Geologists to test theory that Asia is being 'stuffed' under Tibetan Plateau

May 4, 2007
Geologists to test theory that Asia is being 'stuffed' under Tibetan Plateau
A map of Tibet that shows the progression of Project INDEPTH, a seismic surveying expedition. Credit: Larry Brown

For nearly a decade and a half, Cornell geologist Larry Brown has been leading an international seismic profiling effort in Tibet, using explosions to probe the deep earth and discover how continents formed millions of years ago.

The project, called INDEPTH -- for International Deep Profiling of Tibet and the Himalayas -- has gone through several stages and now is a major international collaboration among scientists from the United States, China, Germany, Canada and, most recently, Ireland.

The National Science Foundation recently renewed funding for the project with a grant of $1.3 million to Cornell to finish the survey. Brown, professor of earth and atmospheric sciences, has been leading the project across the Tibetan plateau, located in the southwestern corner of China, since its inception in the early 1990s.

Tibet is one of the world's best examples of what happens when continents smash together, Brown explained, because of its famously high elevation and sprawling terrain. The Himalayas are thought to be have formed when the Indian continent slammed into Asia beginning about 50 million years ago.

The ultimate goal, according to Brown, is to piece together what happens when continents collide to form supercontinents like Eurasia. A common theory is that the Tibetan Plateau formed when India was pushed under Asia from the south.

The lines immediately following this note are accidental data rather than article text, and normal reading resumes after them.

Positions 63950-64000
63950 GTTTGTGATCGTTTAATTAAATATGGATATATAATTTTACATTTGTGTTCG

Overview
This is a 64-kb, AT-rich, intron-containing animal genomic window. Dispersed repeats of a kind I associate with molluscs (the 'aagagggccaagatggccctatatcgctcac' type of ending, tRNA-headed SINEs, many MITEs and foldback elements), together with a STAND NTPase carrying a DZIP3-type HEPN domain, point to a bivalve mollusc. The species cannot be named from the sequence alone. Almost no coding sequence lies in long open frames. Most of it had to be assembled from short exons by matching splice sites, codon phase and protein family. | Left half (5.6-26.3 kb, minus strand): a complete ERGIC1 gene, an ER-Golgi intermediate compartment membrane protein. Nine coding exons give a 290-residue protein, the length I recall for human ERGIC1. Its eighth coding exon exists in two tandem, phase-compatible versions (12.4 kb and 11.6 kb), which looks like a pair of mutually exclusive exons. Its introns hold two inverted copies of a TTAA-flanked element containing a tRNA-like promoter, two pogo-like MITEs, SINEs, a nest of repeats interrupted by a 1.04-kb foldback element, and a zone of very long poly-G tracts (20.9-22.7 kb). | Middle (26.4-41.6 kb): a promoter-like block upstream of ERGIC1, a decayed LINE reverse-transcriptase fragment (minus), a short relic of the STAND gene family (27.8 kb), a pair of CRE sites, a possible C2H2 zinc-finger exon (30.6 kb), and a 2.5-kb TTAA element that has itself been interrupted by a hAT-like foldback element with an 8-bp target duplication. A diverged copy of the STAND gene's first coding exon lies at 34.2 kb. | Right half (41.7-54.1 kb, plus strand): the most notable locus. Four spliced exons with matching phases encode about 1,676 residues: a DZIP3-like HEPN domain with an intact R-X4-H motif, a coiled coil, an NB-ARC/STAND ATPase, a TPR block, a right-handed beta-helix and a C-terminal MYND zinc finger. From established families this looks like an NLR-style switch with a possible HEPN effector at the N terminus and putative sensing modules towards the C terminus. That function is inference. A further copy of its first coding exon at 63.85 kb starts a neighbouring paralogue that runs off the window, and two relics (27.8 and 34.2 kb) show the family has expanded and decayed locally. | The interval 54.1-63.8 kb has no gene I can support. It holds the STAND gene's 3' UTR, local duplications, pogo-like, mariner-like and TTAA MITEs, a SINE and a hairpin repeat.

"We'll be testing the hypothesis that, in fact, Asia is also being stuffed under the northern part of the plateau," Brown said.

In order to do that, scientists must understand the geometry of rock layers under the Earth's surface.

The researchers use echo sounding, which is the same basic technology used to map the ocean bottom and explore for oil and gas. In Tibet, the scientists set up explosions that generate sound waves, whose echoes off the deep rock layers are recorded and analyzed.

This allows an "acoustic photograph" to be taken as deep as 100 miles, but typically between 20 and 30 miles deep, said Brown, whose current work also involves deep imaging of major earthquake faults in Taiwan and an active volcano on the Caribbean island of Montserrat.

Future targets of Brown's work include sites in Brazil, Africa, Madagascar and India.

Source: Cornell University

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